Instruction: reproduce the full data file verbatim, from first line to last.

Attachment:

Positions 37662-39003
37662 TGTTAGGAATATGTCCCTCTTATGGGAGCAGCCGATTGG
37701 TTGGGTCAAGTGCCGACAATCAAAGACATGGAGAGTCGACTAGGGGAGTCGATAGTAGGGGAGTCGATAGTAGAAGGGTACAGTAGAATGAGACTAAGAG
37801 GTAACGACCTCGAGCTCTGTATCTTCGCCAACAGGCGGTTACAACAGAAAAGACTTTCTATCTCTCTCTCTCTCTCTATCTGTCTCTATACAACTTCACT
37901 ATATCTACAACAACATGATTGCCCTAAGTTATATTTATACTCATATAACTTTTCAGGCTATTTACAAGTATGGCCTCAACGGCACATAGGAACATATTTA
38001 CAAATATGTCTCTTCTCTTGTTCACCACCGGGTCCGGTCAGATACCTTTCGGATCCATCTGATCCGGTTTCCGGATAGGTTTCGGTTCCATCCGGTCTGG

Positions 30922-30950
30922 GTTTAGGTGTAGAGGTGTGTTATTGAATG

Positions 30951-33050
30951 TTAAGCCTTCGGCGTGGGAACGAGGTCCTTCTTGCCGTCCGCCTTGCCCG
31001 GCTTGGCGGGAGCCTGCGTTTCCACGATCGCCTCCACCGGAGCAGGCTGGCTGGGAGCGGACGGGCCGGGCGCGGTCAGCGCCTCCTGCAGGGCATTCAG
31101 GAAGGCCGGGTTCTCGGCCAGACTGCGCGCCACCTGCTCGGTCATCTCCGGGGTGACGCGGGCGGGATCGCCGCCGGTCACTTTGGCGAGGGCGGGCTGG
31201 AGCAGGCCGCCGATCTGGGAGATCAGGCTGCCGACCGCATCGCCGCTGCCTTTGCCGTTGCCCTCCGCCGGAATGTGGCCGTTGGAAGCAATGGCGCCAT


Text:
Positions 37662-39003
37662 TGTTAGGAATATGTCCCTCTTATGGGAGCAGCCGATTGG
37701 TTGGGTCAAGTGCCGACAATCAAAGACATGGAGAGTCGACTAGGGGAGTCGATAGTAGGGGAGTCGATAGTAGAAGGGTACAGTAGAATGAGACTAAGAG
37801 GTAACGACCTCGAGCTCTGTATCTTCGCCAACAGGCGGTTACAACAGAAAAGACTTTCTATCTCTCTCTCTCTCTCTATCTGTCTCTATACAACTTCACT
37901 ATATCTACAACAACATGATTGCCCTAAGTTATATTTATACTCATATAACTTTTCAGGCTATTTACAAGTATGGCCTCAACGGCACATAGGAACATATTTA
38001 CAAATATGTCTCTTCTCTTGTTCACCACCGGGTCCGGTCAGATACCTTTCGGATCCATCTGATCCGGTTTCCGGATAGGTTTCGGTTCCATCCGGTCTGG

Positions 30922-30950
30922 GTTTAGGTGTAGAGGTGTGTTATTGAATG

Positions 30951-33050
30951 TTAAGCCTTCGGCGTGGGAACGAGGTCCTTCTTGCCGTCCGCCTTGCCCG
31001 GCTTGGCGGGAGCCTGCGTTTCCACGATCGCCTCCACCGGAGCAGGCTGGCTGGGAGCGGACGGGCCGGGCGCGGTCAGCGCCTCCTGCAGGGCATTCAG
31101 GAAGGCCGGGTTCTCGGCCAGACTGCGCGCCACCTGCTCGGTCATCTCCGGGGTGACGCGGGCGGGATCGCCGCCGGTCACTTTGGCGAGGGCGGGCTGG
31201 AGCAGGCCGCCGATCTGGGAGATCAGGCTGCCGACCGCATCGCCGCTGCCTTTGCCGTTGCCCTCCGCCGGAATGTGGCCGTTGGAAGCAATGGCGCCAT